Royal Cup of Tea
28 April, 2011
Royal Cup of Tea

The best way to shift attention away from a crisis is to dangle a shiny new toy. That’s what nurses in a Moscow Clinic tried to do for me. Although, even as a seven year old I could tell they were clueless. I spent fifteen seconds trying to figure out why they kept dangling car keys in front of me. Was I getting a car for my eights birthday? No. Would the noise make me forget the fact that they were

cutting my tonsils out? No. The rest of the procedure I spent in agony. The pain was unbearable. Now a distant memory it reminds of the pain I feel every time I look into my piggy bank.
Recently the pain became more acute when the S&P (Standard & Poor) announced that there’s a 1-in-3 chance it will lower America’s Triple-A credit rating, from stable to negative, which means we will be borrowing at higher interest rates and borrowing way beyond our means. With these figures and troubling news, I cannot put much stock in a wedding of foreign royalty. If I did, I would have probably watched the happy wedding of Prince Frederik of Denmark to Princess Anne, or the Freddie Windsor and Sophie Winkleman debacle, or the farce of a wedding between Prince David Bagrationi Mukhraneli and Princess Anna Bagrationi –Gruzinsky. The Toy (wedding) is shiny, but like most of the wedding souvenirs, this one is made in China. 
I have to admit, even though I am what you would call an anglophile, I couldn’t care less about Prince William getting married. Is he going to marry me? No? Is Kate Middleton somehow related to me? No? Am I going to be in the wedding as the flower girl? No? Then I don’t care what dress she wears or what shoes she walks down the Westminster Abbey in.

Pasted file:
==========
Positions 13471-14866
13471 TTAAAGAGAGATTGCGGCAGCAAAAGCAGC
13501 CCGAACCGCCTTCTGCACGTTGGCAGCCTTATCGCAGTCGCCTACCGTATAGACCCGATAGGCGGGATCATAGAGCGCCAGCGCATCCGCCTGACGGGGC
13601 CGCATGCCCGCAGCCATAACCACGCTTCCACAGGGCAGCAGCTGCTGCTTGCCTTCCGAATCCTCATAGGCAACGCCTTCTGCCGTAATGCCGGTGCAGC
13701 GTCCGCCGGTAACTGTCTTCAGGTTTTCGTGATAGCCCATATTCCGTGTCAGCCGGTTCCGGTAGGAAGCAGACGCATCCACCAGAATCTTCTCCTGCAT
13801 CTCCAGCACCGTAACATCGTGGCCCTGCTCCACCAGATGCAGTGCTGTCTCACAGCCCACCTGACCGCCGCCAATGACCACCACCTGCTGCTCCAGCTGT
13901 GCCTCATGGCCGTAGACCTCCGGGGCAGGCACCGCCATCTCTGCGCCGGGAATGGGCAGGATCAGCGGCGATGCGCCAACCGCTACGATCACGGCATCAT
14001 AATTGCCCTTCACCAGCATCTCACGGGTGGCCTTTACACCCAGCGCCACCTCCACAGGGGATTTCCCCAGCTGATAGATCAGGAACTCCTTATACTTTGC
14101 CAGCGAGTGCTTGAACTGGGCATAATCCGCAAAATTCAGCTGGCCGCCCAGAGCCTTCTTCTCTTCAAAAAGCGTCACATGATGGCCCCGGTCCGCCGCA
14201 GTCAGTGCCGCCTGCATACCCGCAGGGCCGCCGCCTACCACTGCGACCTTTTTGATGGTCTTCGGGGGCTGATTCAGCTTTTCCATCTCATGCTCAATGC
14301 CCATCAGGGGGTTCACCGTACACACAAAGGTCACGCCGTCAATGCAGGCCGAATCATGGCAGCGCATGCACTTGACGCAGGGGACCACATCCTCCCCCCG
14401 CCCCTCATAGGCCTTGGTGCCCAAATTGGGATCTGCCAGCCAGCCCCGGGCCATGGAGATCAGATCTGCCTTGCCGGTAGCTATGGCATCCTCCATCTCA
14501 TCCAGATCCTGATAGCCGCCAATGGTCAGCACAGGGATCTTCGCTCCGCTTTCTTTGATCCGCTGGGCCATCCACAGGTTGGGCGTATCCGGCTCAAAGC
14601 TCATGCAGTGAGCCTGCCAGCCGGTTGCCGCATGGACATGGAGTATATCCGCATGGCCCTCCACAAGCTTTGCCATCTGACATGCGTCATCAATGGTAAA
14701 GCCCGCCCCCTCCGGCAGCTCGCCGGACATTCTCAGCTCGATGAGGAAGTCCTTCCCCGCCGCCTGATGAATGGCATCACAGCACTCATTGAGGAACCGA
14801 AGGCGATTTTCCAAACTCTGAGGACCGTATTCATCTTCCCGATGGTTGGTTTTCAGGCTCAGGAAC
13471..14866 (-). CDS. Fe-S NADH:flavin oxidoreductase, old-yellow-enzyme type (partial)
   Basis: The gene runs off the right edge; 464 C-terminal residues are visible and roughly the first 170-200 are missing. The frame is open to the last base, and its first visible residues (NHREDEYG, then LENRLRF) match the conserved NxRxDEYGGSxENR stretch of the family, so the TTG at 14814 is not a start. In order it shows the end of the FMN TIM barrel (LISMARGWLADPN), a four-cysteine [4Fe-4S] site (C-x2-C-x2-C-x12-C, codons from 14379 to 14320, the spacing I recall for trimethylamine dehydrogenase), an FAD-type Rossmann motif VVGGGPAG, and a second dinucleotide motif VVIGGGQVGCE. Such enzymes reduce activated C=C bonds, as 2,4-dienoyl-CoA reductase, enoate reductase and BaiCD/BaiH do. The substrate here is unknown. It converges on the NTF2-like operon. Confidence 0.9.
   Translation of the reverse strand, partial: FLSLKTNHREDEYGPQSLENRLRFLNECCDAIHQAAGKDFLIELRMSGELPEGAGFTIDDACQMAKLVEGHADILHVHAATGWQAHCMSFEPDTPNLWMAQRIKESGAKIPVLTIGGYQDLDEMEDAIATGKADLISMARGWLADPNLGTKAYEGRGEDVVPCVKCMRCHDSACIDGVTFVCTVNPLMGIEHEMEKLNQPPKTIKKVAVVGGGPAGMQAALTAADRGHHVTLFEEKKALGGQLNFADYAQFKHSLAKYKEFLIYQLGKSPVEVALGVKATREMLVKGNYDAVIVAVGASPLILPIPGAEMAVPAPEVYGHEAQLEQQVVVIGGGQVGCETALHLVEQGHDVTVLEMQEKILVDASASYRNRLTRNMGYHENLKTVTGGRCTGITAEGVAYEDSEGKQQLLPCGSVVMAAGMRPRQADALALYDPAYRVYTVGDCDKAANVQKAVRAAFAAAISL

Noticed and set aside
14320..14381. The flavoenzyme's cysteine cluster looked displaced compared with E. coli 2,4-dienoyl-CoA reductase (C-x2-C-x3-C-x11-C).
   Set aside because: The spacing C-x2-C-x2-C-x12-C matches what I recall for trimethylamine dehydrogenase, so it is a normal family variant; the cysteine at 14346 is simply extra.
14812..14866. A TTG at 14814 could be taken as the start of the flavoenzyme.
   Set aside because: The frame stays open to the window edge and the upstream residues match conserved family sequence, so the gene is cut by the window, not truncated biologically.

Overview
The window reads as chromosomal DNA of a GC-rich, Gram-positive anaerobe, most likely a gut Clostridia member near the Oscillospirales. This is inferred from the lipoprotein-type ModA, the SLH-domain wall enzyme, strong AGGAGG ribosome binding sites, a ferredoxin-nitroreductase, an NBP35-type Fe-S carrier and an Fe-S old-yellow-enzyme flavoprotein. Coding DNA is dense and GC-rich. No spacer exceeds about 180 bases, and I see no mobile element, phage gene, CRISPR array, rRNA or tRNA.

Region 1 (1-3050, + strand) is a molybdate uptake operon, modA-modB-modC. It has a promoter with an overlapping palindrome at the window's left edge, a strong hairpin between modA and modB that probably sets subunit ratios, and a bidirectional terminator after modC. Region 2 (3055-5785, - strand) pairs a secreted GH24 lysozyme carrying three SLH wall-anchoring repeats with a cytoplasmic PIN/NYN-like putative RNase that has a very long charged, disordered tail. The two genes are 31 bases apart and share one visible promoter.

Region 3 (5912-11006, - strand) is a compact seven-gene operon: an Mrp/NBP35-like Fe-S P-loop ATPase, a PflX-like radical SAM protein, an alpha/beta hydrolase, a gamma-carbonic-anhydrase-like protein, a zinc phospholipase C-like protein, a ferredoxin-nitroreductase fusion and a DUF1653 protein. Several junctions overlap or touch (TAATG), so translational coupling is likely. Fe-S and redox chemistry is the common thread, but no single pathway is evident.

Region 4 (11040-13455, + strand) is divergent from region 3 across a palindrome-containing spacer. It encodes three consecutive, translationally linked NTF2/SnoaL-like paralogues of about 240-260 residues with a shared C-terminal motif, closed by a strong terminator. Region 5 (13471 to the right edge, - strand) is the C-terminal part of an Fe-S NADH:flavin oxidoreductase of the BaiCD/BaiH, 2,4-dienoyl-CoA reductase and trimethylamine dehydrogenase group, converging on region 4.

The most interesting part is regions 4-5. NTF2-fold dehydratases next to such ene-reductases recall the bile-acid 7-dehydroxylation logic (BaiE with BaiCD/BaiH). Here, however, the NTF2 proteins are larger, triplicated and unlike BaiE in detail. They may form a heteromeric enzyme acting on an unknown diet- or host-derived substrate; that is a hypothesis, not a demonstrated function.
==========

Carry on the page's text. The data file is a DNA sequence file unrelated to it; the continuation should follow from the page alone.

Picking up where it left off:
I am more worried about Treasury Secretary Tim Geithner’s poor judgment calls, because I want to continue living in this country, and I don’t want to see it turn into Europe.
Please don’t misunderstand me – I do love Europe. I am enamored with London. Its history and its majesty are overwhelming. Italians have their coliseum and Spanish steps, the French have Paris and Louvre. Tokyo’s imperial palace is so imperial it can hardly be seen behind a wall of bushy green trees. I’ve been to Acropolis, to Vienna’s Anna of Austria’s castle, to Uglich (a murder scene of a young Prince of Russia in fifteenth century) and to Moscow’s Red Square, but nowhere is the majesty of its history as accessible as it is in London. But like a friend who had spent a semester in Spain said, I love it but I don’t want to marry it.
And now the royal wedding of two people I couldn’t care less about is taking over the television stations and my favorite Piedmont Park. They are charging thirty dollars to enter the park that is normally free and watch a wedding on giant screen, which again, I could do on a lot more comfortable seating in my own living room. Now this wedding hoopla is simply pissing me off and I am not alone in this. There are people who are cashing in on the backlash against the wedding bonanza as well as those who are promoting it. There are teacups with writings such as “I couldn’t care less about the royal Wedding”, or “Countdown to the Royal Divorce”. Okay so the last one I made up, but with their track record, can you blame me? The Bagrationi union was over less than a year into the marriage. Oh, the pain of it all!

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